Identifying the genes that make canola heat-tolerant is the aim of a five-year Grains Research and Development Corporation (GRDC) research project led by The University of Western Australia’s (UWA) Institute of Agriculture Research Fellow Sheng Chen.
The long-term objective of the research, which has seen field trials planted in Western Australia and New South Wales this year, is to provide heat-tolerant germplasm (genetic material such as seeds or tissues) to plant breeders to help them create more resilient crops.
Dr Chen said plant breeders could create new commercial varieties and help the industry maintain productivity as temperatures rose.
“Heat stress is globally identified as an issue of increasing concern, with average temperatures projected to rise in coming decades,” Dr Chen said.
“Canola is particularly sensitive to heat stress.
“Previous research undertaken at UWA identified that temperatures of more than 30 degrees Celsius during flowering reduced seed yield."
In current canola varieties grown in Australia, losses could be as much as 300 kilograms per hectare for every one degree Celsius increase in the average daily temperature at flowering. UWA Research Fellow Dr Sheng Chen
Dr Chen said drought and high temperatures often occurred in combination, putting a dual stress on plants, which made it difficult to separate the combined influences in the field.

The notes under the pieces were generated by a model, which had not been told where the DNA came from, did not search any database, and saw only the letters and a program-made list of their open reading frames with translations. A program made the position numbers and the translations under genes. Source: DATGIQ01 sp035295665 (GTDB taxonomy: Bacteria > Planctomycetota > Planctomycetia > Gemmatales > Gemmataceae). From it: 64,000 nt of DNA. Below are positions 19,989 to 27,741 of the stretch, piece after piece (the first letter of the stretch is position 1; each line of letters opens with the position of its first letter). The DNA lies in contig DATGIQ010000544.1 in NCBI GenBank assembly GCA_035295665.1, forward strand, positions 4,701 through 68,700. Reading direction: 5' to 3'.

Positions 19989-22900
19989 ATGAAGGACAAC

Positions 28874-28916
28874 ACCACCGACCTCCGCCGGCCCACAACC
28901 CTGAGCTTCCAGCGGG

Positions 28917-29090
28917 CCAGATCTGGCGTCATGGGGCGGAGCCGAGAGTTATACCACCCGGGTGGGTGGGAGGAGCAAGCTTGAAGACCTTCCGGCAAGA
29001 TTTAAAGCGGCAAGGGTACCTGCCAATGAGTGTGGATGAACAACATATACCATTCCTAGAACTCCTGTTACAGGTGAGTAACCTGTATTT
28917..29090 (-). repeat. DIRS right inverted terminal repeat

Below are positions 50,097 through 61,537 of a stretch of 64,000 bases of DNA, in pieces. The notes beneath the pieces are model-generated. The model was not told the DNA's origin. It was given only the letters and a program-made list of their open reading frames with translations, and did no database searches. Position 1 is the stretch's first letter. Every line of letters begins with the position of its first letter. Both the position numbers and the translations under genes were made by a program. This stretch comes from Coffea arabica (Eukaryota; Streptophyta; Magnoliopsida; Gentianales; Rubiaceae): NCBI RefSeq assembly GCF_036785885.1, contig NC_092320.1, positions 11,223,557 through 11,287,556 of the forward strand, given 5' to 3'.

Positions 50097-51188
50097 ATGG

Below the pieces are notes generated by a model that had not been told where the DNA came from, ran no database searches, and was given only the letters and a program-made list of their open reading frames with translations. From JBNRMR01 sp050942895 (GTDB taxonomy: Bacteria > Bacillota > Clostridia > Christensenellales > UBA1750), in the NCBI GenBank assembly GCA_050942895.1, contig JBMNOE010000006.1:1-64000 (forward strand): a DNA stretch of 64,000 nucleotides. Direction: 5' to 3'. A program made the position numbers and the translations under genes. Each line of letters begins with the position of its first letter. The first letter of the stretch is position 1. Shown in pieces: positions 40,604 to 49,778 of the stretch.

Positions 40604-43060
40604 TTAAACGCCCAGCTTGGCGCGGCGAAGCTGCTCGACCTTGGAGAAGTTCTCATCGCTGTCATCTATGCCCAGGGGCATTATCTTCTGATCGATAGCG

“However, the genes that influence a plant’s ability to withstand water stress are different to those that make them heat tolerant,” he said.
“This project looks specifically at the genetics of heat tolerance in canola, which is Australia’s third most economically important grain crop.
“It aims to separate the heat tolerance genes initially through the use of controlled-temperature experiments, which will screen 200 canola lines a year at UWA in a search for heat tolerant germplasm.”
Selected germplasm from preliminary screening in controlled-environment rooms at UWA will be validated for heat tolerance in the field by the NSW Department of Primary Industries (NSW DPI), using portable heat chambers and in irrigated field trials in eastern states and in WA.
After starting in 2019, the first year of the project was spent developing research protocols and criteria to assess heat stress and building the facilities needed to conduct trials.
These included two new controlled-environment rooms adjacent to screen-houses at UWA’s Shenton Park Field Station, and eight portable heat chambers at the NSW DPI Wagga Wagga Agricultural Institute.
NSW Department of Primary Industries is a project partner, led by Rajneet Uppal, along with GRDC, UWA, the Western Australian Department of Primary Industries and Regional Development (DPIRD), and the western node of the Statistics for the Australian Grains Industry group (SAGI West).
Read more about this research on GroundCover.